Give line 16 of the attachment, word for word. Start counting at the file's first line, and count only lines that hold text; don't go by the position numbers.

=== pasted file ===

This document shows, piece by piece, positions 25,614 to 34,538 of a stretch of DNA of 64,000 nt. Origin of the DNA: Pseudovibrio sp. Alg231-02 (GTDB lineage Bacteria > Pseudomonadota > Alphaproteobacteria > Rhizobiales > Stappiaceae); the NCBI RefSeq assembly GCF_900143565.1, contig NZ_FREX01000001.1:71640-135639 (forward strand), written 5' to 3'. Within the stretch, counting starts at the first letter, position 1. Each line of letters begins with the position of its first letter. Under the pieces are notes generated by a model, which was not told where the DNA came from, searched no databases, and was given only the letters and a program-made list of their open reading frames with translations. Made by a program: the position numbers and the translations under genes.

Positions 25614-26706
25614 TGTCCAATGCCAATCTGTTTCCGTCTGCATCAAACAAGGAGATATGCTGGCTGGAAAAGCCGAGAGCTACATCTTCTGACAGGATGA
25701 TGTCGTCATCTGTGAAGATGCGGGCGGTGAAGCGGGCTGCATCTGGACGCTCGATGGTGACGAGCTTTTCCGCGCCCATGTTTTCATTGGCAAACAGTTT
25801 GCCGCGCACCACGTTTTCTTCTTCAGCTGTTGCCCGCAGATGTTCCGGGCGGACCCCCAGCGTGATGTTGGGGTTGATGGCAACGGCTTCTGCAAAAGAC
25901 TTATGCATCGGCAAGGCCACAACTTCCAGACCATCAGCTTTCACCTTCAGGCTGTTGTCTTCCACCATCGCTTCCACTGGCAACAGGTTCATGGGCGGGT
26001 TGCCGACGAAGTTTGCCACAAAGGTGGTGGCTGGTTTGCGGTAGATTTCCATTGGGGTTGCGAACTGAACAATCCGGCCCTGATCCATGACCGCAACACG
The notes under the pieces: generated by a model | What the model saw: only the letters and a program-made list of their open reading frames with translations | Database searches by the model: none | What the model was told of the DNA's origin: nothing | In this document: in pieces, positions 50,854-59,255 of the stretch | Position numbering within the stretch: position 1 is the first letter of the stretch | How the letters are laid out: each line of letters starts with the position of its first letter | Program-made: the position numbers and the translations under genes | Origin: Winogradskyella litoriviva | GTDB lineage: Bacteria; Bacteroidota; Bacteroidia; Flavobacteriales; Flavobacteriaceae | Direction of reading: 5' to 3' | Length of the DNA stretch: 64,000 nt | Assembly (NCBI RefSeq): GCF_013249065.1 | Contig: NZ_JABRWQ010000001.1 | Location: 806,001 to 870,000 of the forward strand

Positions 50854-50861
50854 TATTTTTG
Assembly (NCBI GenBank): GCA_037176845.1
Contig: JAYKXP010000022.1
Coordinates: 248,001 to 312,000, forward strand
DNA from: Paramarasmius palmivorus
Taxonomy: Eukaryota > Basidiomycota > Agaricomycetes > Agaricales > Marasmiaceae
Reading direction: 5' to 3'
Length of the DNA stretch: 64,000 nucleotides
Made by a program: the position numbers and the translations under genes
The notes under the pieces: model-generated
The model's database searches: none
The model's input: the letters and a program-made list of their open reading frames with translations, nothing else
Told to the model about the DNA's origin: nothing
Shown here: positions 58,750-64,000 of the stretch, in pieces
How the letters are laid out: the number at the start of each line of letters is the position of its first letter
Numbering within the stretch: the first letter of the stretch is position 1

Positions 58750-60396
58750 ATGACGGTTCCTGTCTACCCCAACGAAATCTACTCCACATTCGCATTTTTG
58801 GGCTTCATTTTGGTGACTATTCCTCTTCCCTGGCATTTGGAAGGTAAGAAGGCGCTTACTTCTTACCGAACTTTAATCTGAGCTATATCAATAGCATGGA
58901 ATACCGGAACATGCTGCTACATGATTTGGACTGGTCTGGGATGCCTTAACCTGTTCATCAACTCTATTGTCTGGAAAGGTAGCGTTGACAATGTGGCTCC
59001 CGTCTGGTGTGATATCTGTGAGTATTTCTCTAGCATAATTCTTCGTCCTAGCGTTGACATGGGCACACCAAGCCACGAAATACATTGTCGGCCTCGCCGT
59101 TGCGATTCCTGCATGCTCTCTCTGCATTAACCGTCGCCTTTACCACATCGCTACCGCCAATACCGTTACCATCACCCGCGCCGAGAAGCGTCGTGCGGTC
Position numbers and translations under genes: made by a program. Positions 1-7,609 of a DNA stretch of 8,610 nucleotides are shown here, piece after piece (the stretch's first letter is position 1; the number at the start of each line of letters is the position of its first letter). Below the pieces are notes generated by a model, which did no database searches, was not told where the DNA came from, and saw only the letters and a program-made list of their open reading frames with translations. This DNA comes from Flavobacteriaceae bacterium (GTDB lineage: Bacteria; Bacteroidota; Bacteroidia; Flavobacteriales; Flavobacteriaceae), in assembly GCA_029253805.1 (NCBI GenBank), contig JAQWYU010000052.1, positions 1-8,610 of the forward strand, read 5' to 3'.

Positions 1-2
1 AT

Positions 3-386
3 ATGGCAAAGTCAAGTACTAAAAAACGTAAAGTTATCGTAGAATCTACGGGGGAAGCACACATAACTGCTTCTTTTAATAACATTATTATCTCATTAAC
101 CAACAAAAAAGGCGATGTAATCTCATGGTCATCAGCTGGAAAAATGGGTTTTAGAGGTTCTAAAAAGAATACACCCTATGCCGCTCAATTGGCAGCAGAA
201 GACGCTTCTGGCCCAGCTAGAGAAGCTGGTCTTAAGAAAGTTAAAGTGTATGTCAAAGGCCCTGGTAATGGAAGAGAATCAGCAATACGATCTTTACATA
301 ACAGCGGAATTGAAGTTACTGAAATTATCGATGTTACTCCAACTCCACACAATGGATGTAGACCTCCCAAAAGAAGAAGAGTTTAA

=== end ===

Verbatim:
Reading direction: 5' to 3'